Grohmann Museum, Morning Sun Through Clouds

Grohmann Museum, Morning Sun Through Clouds

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Grohmann Museum, Reflected

Grohmann Museum, ReflectedSaw this reflection of my building in a puddle from last night’s rain while leaving work this afternoon.

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Public Restroom in Black and White


Public Restroom in Black and White

I liked the lines and decided to go with black and white because in color the brown door was a distraction from what I saw as the main point of the photo. Plus I kind of like how in black and white you’re not quite sure why a chunk seems to be missing from the top of the frame. The original picture is below. Do you agree?




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Birch bark texture

Now that I took a photo of one tree’s bark, I’m looking more closely at bark everywhere. This older birch has a very craggy-textured outer bark, which then peels itself away in curled loops to reveal the smoother, cleaner-looking “new skin” underneath.

birch barkpeeling birch bark

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Bloom Where You’re Planted!

My equipment is no fancier than A) my older-model iPhone (a 5c, not even the 5s, which apparently had a better camera) and B) my Kodak Easyshare Z915 Digital Camera, which is no longer supported by the company and which I got on sale for $100 through Amazon about six years ago.

Despite the mediocre technology, I love taking pictures! One of these days I’ll feel flush enough to spring for better gear. Meanwhile, I’m going to make do and start setting myself up with “assignments”—sort of my own personal photography school🙂 —and just see what I can learn . . . about the cameras I have and about taking better photographs, period.

So here is a photo from my first (self-imposed) assignment, “Texture.” It’s the bark of a honey locust tree on State Street in downtown Milwaukee, taken with my iPhone 5c.

texture #1

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Sing it, mystery girl!

This little critter was warbling away up on the power lines this morning.

bird singing on power lines

bird on power lines

bird on power line

Is this a robin? It has a reddish breast but also a fair amount of white lower down. A female? The bill is yellowish with a black tip like what robins have. But I’ve never heard this exact song before. Here is some video (low quality, sorry!) I shot to capture the sound. If you recognize the bird from its song, can you please let me know what it is?

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“Sleep Walk” and a Fender Guitar

So I was at my office on campus today and walked into our main department office to get something from the printer. Our administrative assistant always has the radio tuned to our school’s radio station, WMSE (91.7 on your FM dial, best station in the world; be sure to listen to my friend Sonia‘s “Blues Drive” show on Friday afternoons, 3-6pm Central).

The song playing caught my ear. I recognized it and wondered aloud what it was. Turns out WMSE livestreams both songs and titles online, so you can always see what’s playing. With a few quick keystrokes on her computer, Rose was able to tell me its name, which was “Sleep Walk.”

We agreed: Technology is awesome!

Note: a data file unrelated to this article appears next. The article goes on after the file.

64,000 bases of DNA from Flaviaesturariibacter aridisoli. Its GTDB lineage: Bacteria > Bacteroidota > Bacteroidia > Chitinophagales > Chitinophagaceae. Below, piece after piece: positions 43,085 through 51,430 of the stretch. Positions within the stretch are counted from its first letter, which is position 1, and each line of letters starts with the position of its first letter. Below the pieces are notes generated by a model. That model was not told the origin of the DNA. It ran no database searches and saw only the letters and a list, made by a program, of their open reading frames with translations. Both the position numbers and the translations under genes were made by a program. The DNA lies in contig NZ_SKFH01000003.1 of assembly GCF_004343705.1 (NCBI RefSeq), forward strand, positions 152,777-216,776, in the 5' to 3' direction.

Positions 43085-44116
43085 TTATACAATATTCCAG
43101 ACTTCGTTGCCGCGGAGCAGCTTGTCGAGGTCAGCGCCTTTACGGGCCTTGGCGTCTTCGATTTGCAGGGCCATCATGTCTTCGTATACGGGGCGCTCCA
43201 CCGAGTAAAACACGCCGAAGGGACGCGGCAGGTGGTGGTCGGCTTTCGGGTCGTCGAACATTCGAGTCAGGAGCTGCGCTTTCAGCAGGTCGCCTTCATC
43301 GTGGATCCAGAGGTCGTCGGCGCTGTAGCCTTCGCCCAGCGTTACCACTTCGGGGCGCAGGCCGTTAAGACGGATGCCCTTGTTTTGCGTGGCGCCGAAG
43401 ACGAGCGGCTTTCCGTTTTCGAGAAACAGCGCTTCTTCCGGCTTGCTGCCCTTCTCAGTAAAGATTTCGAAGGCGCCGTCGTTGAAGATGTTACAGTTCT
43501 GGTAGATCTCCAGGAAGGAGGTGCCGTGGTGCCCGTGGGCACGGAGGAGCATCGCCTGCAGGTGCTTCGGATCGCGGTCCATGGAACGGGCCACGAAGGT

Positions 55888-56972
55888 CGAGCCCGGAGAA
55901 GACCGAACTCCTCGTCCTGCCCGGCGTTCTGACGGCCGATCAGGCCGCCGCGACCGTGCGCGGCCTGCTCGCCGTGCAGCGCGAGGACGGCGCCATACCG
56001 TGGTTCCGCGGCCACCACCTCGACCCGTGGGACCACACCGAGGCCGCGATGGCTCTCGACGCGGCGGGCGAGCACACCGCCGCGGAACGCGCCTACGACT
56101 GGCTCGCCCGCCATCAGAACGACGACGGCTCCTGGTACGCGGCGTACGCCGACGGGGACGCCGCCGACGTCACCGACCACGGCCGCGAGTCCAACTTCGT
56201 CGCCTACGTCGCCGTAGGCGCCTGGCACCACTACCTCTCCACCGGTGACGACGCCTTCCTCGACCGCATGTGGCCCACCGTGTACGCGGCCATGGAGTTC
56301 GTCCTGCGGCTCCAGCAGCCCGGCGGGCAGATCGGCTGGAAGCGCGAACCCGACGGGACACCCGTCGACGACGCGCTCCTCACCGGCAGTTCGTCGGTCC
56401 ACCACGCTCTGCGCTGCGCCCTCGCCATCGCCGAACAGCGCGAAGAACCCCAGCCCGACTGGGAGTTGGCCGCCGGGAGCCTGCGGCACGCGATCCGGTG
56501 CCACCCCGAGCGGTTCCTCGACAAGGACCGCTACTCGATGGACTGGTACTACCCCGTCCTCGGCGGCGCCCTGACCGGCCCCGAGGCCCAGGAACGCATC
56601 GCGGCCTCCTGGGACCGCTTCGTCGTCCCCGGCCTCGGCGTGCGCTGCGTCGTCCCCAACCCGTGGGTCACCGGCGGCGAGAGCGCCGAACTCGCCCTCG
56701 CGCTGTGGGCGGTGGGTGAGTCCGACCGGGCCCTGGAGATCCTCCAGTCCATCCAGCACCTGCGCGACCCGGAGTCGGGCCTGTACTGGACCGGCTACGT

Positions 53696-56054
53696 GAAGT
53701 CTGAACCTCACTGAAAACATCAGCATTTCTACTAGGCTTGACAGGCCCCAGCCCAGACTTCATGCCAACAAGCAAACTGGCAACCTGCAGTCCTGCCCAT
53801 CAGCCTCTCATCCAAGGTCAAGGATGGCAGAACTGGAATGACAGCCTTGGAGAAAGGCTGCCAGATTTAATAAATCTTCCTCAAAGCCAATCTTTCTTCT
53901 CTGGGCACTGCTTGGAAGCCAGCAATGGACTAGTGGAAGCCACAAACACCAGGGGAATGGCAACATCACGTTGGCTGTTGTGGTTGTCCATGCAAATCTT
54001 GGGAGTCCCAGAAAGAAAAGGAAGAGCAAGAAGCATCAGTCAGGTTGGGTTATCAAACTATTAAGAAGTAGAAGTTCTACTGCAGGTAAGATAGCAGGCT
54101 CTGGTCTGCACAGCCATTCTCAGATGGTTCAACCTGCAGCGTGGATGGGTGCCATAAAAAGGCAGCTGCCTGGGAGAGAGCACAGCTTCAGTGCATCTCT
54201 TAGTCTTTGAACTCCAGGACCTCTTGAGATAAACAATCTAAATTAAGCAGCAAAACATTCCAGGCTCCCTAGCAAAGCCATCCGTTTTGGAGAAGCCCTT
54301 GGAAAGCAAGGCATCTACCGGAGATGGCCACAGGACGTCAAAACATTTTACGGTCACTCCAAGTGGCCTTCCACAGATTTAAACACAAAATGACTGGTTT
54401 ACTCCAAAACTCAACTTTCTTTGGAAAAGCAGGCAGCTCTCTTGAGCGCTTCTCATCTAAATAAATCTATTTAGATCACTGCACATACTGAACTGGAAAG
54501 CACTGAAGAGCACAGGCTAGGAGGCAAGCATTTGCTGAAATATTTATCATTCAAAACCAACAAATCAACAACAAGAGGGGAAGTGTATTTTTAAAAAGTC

I had my phone with me (more technology; thank you, Apple), so I googled the title and found this video.

Great 1950s hair. Dick Clark is so young. And the one brother gets all the attention for his flashy playing of the melody while the other just strums away on supporting guitar, kind of like how John Oates gets stuck with all the background vocals while Daryl Hall grabs the limelight singing lead.

Anyway, I didn’t play the video (beyond checking to make sure it was the same song) until after dinner tonight. The steel guitar fascinated me—I’ve always thought of this kind of sound as “Hawaiian guitar” (my grandfather was Native Hawaiian) and wondered how that instrument somehow wound up in country music—so I watched carefully during closeups in this video to see how he played it.

Then I noticed the name on the front of his instrument: Fender.

Double take. Really? I know what a Fender is, but I thought they just made the typical rocker’s guitar, like Strats.

So I looked up Fender, and guess what I found? The very first Fender guitar ever was a lap steel guitar, produced in the 1940s. Below is the illustration for Leo Fender’s patent application.

Patent for Fender steel lap guitar

And I learned some other interesting things, too. For example, a steel guitar can be played horizontally, lying across one’s lap; hence, “lap steel guitar.” Or it can be standing up, with pedals, in which case it might be called a “pedal guitar.” Or it can be played per usual, slung across the body, except you wear a metal tube around one finger and slide it along the strings.

I never knew why it was called a “steel” guitar. I thought maybe the strings were made of steel or something. Nope, it’s called a “steel” guitar because of that metal tube (aka the “steel”) worn on the player’s finger to slide up and down the strings. A steel is also called a “slide” because of the technique (used to play “Hawaiian” guitar).

Lots of different materials can be used to make the slides besides steel. There’s glass, which is apparently the most popular of the other materials. Blues musicians used to slice off the top of a wine bottle to make a “bottleneck” slide. Other materials include ceramic and wood. According to an article on the Gibson guitar website (here) about how to choose the right slide, W.C. Handy wrote down the first blues melody after he heard “an itinerant guitarist swiping a [knife] blade across his strings at a railroad stop in Tutwiler, Mississippi, in 1903.”

Cool to know. I love that everyday life provides such serendipitous learning adventures🙂


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